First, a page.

For those of us wondering what level of anti-Israel hysteria could get a professor in trouble with his institution, now we have an answer.
Steven Salaita, whom College Fix readers might remember as the Virginia Tech professor who publicly argued against the phrase "Support Our Troops," apparently lost his job offer from the University of Illinois at Urbana-Champaign because of his tweeting, Inside Higher Ed reports this morning:
The sources familiar with the university's decision say that concern grew over the tone of his comments on Twitter about Israel's policies in Gaza. While many academics at Illinois and elsewhere are deeply critical of Israel, Salaita's tweets have struck some as crossing a line into uncivil behavior.
Here's a sampling of his tweets, which abruptly ended after Saturday:
"At this point, if Netanyahu appeared on TV with a necklace made from the teeth of Palestinian children, would anybody be surprised? #Gaza." … "Zionists, take responsibility: if your dream of an ethnocratic Israel is worth the murder of children, just fucking own it already."
Salaita's appointment had already been made public and he had resigned from Virginia Tech, but he hadn't been approved by the UI board of trustees.
UI was well aware of his Twitter activity and previously defended him – Inside Higher Ed notes that "as recently as two weeks ago, the university confirmed to reporters that he was coming." The News-Gazette on July 22 quoted a university spokeswoman who said regarding Salaita's tweets, "Faculty have a wide range of scholarly and political views, and we recognize the freedom-of-speech rights of all of our employees."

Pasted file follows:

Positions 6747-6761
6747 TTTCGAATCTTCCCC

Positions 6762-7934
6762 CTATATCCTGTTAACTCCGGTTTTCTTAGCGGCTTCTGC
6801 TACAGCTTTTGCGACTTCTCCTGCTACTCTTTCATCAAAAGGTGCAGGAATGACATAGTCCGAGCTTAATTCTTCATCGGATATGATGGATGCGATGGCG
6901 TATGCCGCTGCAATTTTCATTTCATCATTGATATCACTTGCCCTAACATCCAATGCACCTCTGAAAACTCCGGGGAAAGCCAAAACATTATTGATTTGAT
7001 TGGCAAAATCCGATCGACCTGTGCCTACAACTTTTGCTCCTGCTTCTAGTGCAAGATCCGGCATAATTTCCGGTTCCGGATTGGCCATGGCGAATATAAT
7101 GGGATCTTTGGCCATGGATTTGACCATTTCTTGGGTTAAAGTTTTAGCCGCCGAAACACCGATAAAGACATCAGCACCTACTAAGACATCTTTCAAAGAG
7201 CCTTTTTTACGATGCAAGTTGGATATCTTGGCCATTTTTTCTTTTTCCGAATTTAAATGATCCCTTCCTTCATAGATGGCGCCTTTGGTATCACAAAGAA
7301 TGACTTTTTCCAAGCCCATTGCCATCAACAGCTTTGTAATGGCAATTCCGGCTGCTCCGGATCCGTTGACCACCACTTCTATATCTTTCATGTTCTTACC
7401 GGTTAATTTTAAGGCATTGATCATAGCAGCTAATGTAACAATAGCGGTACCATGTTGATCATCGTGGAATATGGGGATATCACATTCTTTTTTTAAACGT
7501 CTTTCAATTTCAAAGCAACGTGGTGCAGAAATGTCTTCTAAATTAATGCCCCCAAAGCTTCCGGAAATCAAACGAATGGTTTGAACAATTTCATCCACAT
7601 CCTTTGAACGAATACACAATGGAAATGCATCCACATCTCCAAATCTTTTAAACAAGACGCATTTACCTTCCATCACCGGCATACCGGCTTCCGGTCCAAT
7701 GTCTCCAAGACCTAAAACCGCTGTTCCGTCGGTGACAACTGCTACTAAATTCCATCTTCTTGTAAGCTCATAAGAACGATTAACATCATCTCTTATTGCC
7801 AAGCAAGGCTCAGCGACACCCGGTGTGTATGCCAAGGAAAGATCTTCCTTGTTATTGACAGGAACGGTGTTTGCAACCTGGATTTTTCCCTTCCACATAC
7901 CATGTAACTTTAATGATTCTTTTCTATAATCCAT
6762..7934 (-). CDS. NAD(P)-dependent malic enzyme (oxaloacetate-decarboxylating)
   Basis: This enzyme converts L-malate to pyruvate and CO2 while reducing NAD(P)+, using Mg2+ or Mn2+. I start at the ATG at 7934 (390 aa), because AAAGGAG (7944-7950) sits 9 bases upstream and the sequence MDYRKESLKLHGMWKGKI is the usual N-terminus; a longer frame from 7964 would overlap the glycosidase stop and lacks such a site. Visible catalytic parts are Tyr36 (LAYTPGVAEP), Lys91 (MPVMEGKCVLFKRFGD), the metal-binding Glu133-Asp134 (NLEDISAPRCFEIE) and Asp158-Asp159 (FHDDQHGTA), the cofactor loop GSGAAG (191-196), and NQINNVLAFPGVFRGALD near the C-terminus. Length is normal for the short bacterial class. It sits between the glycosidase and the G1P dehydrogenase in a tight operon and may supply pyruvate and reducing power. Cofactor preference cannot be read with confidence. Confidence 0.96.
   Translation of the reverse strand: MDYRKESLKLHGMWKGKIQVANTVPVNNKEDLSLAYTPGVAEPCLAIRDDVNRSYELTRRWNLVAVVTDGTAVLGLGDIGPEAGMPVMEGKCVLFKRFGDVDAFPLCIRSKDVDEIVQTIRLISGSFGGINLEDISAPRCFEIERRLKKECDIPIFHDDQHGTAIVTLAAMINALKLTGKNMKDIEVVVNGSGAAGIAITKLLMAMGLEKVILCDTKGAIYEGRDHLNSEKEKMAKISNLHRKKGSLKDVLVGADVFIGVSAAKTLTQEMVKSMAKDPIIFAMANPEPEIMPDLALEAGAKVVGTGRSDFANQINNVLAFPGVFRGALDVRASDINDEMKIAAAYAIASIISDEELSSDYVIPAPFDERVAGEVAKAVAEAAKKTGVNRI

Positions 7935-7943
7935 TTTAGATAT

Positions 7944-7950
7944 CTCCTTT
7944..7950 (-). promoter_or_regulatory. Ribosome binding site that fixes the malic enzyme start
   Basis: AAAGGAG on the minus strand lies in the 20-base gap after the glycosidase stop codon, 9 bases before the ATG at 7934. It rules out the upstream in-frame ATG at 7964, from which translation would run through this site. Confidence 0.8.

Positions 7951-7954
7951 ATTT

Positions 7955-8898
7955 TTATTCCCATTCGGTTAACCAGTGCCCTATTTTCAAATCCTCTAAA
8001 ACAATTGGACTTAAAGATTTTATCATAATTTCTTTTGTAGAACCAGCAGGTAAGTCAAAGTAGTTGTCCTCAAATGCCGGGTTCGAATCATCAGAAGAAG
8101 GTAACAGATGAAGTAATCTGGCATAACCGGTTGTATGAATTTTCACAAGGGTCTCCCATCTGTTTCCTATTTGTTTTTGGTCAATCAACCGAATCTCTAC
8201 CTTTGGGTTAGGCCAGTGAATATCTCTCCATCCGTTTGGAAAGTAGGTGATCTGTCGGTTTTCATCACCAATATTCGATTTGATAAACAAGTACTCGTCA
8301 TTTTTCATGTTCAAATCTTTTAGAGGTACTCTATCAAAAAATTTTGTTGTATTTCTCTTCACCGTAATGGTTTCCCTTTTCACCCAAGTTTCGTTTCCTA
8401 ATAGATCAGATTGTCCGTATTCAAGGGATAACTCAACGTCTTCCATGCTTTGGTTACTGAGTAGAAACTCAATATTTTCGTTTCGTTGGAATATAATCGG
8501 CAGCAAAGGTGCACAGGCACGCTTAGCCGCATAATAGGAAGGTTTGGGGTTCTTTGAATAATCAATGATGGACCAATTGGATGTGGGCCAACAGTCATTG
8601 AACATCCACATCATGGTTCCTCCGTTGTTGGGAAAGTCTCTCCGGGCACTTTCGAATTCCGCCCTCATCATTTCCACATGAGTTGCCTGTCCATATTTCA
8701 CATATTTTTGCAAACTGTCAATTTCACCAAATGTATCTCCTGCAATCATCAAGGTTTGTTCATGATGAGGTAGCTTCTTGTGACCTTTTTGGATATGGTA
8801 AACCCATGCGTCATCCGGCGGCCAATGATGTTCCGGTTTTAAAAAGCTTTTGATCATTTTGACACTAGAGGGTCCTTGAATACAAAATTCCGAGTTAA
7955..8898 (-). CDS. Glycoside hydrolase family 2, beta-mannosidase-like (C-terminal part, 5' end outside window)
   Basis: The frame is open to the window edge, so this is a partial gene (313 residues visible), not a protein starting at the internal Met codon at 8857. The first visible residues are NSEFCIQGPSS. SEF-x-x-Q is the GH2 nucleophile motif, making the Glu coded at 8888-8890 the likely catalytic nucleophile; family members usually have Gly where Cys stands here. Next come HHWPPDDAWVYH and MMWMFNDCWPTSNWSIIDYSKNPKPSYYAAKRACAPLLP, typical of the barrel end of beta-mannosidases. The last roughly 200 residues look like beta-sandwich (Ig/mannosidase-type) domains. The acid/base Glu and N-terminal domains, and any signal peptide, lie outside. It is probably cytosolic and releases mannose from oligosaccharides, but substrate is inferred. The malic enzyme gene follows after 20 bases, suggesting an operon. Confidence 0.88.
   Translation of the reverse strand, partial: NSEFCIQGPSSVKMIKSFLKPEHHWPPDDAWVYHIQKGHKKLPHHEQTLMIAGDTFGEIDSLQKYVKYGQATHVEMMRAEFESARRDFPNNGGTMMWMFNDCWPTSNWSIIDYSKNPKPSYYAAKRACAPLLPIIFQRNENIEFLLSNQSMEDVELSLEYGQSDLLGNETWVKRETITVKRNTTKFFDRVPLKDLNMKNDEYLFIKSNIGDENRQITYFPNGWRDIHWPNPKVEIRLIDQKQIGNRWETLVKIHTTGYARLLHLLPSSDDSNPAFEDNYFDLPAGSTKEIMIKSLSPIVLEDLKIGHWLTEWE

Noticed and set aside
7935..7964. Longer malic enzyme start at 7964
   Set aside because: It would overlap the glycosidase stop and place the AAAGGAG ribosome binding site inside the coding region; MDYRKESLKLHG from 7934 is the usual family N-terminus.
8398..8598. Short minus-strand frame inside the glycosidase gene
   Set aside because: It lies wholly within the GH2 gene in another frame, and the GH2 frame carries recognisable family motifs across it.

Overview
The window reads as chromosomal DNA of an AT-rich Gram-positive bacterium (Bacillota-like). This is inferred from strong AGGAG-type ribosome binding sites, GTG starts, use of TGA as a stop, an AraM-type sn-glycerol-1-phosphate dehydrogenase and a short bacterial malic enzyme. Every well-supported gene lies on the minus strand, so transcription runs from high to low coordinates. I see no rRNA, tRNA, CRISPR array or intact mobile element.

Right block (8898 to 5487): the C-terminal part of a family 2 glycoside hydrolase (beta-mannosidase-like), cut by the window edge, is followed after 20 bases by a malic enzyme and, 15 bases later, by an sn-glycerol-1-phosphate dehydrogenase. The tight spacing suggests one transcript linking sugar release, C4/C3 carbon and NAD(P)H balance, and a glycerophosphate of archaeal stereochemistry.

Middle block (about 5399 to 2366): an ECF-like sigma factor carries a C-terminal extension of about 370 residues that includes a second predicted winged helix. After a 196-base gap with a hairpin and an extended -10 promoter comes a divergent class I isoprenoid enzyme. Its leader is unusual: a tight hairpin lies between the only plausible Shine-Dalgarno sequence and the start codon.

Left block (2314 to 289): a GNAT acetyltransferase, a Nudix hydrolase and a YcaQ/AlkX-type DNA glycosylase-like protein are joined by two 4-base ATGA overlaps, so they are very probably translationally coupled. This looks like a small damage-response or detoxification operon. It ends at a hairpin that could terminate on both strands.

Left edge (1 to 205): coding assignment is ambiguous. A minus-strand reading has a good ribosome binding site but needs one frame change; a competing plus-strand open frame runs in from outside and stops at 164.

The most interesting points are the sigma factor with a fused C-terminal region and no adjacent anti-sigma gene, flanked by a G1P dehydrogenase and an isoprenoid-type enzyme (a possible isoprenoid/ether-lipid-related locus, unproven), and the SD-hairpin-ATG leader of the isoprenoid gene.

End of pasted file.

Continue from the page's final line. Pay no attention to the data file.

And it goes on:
But even one of Salaiti's colleagues-to-be at UI said the school made the right call. Cary Nelson, a past president of the American Association of University Professors, told Inside Higher Ed:
"I know of no other senior faculty member tweeting such venomous statements — and certainly not in such an obsessively driven way. There are scores of over-the-top Salaita tweets. I also do not know of another search committee that had to confront a case where the subject matter of academic publications overlaps with a loathsome and foul-mouthed presence in social media. … Salaita's extremist and uncivil views stand alone. There is nothing 'unpopular' on this campus about hostility to Israel."
In other words, because Salaita is spewing venom in easily read social media rather than obscure academic journals, he's too hot to touch.
Read the full Inside Higher Ed article here, which notes the school isn't confirming "the blocked appointment" or how often appointments at this stage fall through.